Sensory-focused treatment for the management of Complex Regional Pain Syndrome (CRPS) symptoms: A systematic review

Pnina Kitai1,2,3, Hadas Ofek4

1 Pnina Kitai, Ben Gurion University
2 Padeh-Poria Medical Center
3 Sha’ar Haguf Physical Therapy Clinic
4 Hadas Ofek, Zefat Academic College 054-4666412

Background: Complex Regional Pain Syndrome (CRPS) is a progressive pain disorder that causes suffering and reduces quality of life. The currently used multidisciplinary treatment, which includes pharmacological, physical and emotional interventions, has been shown to have a limited effect. The main symptom is pain, with additional impaired sensory function including allodynia, hyperalgesia and hypoesthesia. Therefore, it has been suggested that sensory-focused therapy, which has been proven effective in treating other pain syndromes, could be used in physical therapy. The strategies employed in sensory-focused physical therapy are repeated exposure to stimuli or active sensory training.

Methods: A systematic review of the research literature was conducted, to consider the effectivity of sensory-focused treatment for the management of CRPS symptoms. The search for articles matching the inclusion criteria was conducted using the following databases: Pubmed, Cochrane, PEDro and ClinicalKey. Two researchers worked separately to review the articles for inclusion in the study and assessed their methodological quality and risk of bias using Cochrane Collaboration’s tool and the PEDro scale.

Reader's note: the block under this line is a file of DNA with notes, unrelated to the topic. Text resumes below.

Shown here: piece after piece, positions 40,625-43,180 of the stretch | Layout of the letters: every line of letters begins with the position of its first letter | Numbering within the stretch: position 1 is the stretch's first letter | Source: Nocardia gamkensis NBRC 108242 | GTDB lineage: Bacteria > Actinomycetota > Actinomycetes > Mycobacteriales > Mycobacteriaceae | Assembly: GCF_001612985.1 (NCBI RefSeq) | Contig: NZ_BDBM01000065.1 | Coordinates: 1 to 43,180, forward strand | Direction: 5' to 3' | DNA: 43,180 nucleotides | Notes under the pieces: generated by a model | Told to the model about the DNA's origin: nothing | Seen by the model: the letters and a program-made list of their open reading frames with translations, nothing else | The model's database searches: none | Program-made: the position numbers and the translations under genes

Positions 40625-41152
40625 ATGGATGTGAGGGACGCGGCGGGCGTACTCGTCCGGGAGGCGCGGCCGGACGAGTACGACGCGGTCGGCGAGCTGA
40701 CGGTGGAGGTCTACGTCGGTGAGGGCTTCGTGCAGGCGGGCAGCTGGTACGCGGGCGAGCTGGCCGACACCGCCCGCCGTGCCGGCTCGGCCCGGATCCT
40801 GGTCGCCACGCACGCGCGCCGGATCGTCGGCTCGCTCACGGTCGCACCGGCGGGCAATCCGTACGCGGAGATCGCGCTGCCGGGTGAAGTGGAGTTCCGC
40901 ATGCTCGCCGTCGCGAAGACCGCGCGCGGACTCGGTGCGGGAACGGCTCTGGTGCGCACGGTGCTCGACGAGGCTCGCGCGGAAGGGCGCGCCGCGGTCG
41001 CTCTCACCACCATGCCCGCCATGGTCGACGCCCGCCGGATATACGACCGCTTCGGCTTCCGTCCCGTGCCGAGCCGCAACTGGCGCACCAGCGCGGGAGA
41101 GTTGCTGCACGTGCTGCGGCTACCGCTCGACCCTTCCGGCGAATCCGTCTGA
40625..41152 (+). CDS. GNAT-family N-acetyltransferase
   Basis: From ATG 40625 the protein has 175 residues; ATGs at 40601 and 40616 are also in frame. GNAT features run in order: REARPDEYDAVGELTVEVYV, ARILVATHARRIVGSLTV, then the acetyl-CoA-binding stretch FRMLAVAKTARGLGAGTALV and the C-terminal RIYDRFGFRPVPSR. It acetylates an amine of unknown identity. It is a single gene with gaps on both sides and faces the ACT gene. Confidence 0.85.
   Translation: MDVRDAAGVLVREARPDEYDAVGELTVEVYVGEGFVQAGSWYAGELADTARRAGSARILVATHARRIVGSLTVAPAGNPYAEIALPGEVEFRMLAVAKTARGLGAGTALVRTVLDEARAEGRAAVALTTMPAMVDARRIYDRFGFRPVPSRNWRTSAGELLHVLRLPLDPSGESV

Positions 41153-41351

Results: Nine articles matched inclusion criteria; however they all were of poor methodological quality (PEDro scores: 2-4 out of 11). Hence, due to methodological variability and partial outcome reports, no meta-analysis was conducted. Decrease in pain was demonstrated in all active-sensory training studies, in addition to improvement in sensory function and in general performance variables. 

Discussion and conclusion: This review’s results suggest that sensory-focused therapy and specifically active sensory training can alleviate symptoms in people with CRPS. There is a need for further research of better methodological quality, with larger sample sizes and using specified outcome measures, to verify the usefulness of sensory-focused therapy in CRPS.

Keywords: systematic review, complex regional pain syndrome, treatment, sensory training, sensory rehabilitation, physical therapy
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